Refugees spend an average of 20 years away from their homes, in the “limbo” of temporary shelters with only basic provisions. Education is vital to building a sense of normality and ensuring these years are not wasted, writes Nicholas Rutherford.
Nicholas Rutherford is event director for AidEx, the leading forum for the international aid and development community to discuss how to improve the efficiency of aid delivery, taking place at Brussels Expo on 16 and 17 November. EURACTIV is a Media Partner of AidEx Brussels.
When disaster strikes, the immediate needs of affected populations are fairly basic: food, shelter, and water. Longer-term priorities tend to slip off the radar, which is understandable. But if left unchecked for too long, this can have a devastating effect, and severely impede long-term development goals.
Take education for instance. Around 37 million children are currently out of school in crisis-affected countries, following the destruction or closure of schools, and the displacement of both teachers and pupils. This number increases to 75 million when you consider those who are at risk of missing out on their education. Sometimes this disruption is short-lived and the time lost can quickly be recovered. But more often, things move slowly. The average refugee will spend 20 years displaced from their home. During this interval, they remain in a kind of “limbo”, in living conditions originally designed to deal with short-term immediate needs. Educational infrastructure is rarely a priority.
Yet a recent UN report shows the impact of such short-term thinking. Overall, refugee children are five times more likely to be out of school than the global average. The gap becomes wider and wider as children age, resulting in just 1% of refugees going on to third-level university education. And since we know higher education has a direct link to future economic outlook, this is incredibly worrying.
Earlier this year, the European Commission announced a €52 million humanitarian aid package aimed specifically at supporting educational projects for children in emergencies. This represents 4% of the total EU aid budget – four times as much as was pledged to such projects last year – and is part of a broader pattern of increased global commitment to education in emergencies. During May’s World Humanitarian Summit, a new fund for this purpose was launched under the fitting title Education Cannot Wait.
What this reflects is a sense of urgency which, until now, has been lacking from conversations around the topic. Because while it’s true that learning won’t immediately help feed or house a child whose life has been rocked by disaster, it can restore a sense of normality. School is ordinary, school is safe. Returning to the classroom, focusing on reading, writing, maths or science – even if it’s in a temporary shelter or miles from home – gives students something else to focus on.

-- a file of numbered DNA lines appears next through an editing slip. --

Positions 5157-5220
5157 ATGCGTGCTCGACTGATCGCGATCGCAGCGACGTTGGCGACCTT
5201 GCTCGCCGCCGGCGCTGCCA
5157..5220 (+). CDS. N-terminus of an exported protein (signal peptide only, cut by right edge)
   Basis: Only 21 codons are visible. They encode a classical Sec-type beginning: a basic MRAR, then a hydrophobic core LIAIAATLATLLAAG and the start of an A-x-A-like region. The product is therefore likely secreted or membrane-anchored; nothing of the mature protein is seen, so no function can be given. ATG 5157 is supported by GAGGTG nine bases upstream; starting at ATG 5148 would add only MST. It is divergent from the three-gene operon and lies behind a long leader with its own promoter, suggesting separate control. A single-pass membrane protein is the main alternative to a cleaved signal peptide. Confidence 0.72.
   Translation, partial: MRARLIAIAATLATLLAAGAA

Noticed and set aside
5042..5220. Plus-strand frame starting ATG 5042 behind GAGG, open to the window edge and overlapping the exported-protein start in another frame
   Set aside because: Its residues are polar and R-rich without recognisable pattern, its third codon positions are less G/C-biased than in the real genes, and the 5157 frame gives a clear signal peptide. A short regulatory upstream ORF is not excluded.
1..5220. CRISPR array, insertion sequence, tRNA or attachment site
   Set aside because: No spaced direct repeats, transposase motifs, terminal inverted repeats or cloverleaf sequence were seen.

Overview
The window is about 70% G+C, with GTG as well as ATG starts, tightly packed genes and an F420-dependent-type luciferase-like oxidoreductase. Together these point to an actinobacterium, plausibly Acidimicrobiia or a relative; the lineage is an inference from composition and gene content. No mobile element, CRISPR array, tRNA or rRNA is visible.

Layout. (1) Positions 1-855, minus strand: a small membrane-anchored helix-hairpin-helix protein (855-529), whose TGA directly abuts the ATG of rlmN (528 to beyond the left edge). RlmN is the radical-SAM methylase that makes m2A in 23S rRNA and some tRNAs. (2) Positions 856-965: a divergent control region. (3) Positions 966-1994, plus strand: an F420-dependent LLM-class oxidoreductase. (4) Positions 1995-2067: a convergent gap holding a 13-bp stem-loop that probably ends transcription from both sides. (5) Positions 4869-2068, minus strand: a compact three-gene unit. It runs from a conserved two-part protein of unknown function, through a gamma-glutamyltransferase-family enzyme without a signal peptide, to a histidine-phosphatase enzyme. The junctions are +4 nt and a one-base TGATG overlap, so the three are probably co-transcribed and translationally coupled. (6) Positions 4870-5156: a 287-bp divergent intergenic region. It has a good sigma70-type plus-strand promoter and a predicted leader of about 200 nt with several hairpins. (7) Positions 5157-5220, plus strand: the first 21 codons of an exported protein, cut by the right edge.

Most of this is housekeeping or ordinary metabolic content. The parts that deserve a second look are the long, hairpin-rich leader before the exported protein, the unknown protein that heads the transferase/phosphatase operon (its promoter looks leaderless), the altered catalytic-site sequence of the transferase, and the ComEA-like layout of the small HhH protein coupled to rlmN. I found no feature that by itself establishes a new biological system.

But education is more than just a distraction. Access to education means that the years spent in “limbo” are not entirely wasted. For instance, it’s becoming increasingly clear that, sadly, few Syrian refugees will be going home anytime soon. That means they must become integrated into the educational systems of their host countries – which demands additional support for these teachers and schools – or that their temporary living conditions must be designed with schooling in mind.
This spotlight on education is just one example of the narrowing gap between humanitarian aid and development efforts. What once would have been seen as a “nice-to-have” is now rightly being touted as an essential priority. I think this stems partly from an increased awareness that, with the number of humanitarian crises around the world, aid budgets just won’t stretch far enough if they continue to focus solely on intervention and relief efforts.
Global donors and international organisations often fail to factor preparedness efforts and local capacity building into their aid budgets. This is partly because, quite frankly, preparedness isn’t sexy. It’s far harder to generate goodwill and funding to prevent a hypothetical disaster from ever occurring than it is to raise money once disaster has struck.
But we need to find ways to overcome this challenge. As we’ll discuss at AidEx this week, investing in local capacity building means communities are empowered to become self-sustaining and resilient, even in the midst of an emergency. Often, this is far more effective than external intervention.
Of course, as long as there are natural and man-made crises, humanitarian assistance will remain an unfortunate necessity. Development efforts can and will be occasionally derailed by such incidents. Yet a closer understanding of the relationship between the two, where we look at some areas which have traditionally been seen as long-term development priorities through the prism of emergency aid instead, can have a far greater and more positive impact.